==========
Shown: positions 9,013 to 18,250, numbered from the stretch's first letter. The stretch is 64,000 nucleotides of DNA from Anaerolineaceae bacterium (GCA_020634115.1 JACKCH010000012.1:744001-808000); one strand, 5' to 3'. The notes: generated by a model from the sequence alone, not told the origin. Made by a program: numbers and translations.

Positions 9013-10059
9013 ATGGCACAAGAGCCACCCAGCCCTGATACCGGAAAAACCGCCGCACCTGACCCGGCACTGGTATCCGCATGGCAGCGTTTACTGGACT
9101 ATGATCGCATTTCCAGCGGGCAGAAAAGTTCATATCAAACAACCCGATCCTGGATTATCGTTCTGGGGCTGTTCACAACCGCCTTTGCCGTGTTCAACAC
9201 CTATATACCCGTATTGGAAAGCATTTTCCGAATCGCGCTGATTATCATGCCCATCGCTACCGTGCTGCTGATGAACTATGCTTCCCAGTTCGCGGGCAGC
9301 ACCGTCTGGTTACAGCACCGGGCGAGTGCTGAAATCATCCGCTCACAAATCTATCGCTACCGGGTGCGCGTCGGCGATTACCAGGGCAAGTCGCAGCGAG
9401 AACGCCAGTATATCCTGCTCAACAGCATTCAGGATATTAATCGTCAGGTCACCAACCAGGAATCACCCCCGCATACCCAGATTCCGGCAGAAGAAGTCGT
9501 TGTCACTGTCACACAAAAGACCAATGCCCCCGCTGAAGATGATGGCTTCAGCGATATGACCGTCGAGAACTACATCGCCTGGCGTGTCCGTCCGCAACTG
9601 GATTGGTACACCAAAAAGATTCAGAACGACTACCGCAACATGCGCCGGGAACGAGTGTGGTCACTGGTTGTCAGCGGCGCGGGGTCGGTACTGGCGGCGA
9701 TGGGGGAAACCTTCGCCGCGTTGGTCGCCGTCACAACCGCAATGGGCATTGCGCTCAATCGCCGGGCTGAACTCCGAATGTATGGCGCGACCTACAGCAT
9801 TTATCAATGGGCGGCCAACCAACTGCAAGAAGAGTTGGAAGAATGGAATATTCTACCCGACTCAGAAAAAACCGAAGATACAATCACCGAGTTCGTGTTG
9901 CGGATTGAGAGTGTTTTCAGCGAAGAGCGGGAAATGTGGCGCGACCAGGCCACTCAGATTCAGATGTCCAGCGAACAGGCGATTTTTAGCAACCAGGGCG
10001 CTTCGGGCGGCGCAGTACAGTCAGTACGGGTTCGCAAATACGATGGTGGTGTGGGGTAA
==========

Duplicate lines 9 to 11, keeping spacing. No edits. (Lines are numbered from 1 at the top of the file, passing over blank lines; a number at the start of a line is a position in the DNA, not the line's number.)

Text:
9601 GATTGGTACACCAAAAAGATTCAGAACGACTACCGCAACATGCGCCGGGAACGAGTGTGGTCACTGGTTGTCAGCGGCGCGGGGTCGGTACTGGCGGCGA
9701 TGGGGGAAACCTTCGCCGCGTTGGTCGCCGTCACAACCGCAATGGGCATTGCGCTCAATCGCCGGGCTGAACTCCGAATGTATGGCGCGACCTACAGCAT
9801 TTATCAATGGGCGGCCAACCAACTGCAAGAAGAGTTGGAAGAATGGAATATTCTACCCGACTCAGAAAAAACCGAAGATACAATCACCGAGTTCGTGTTG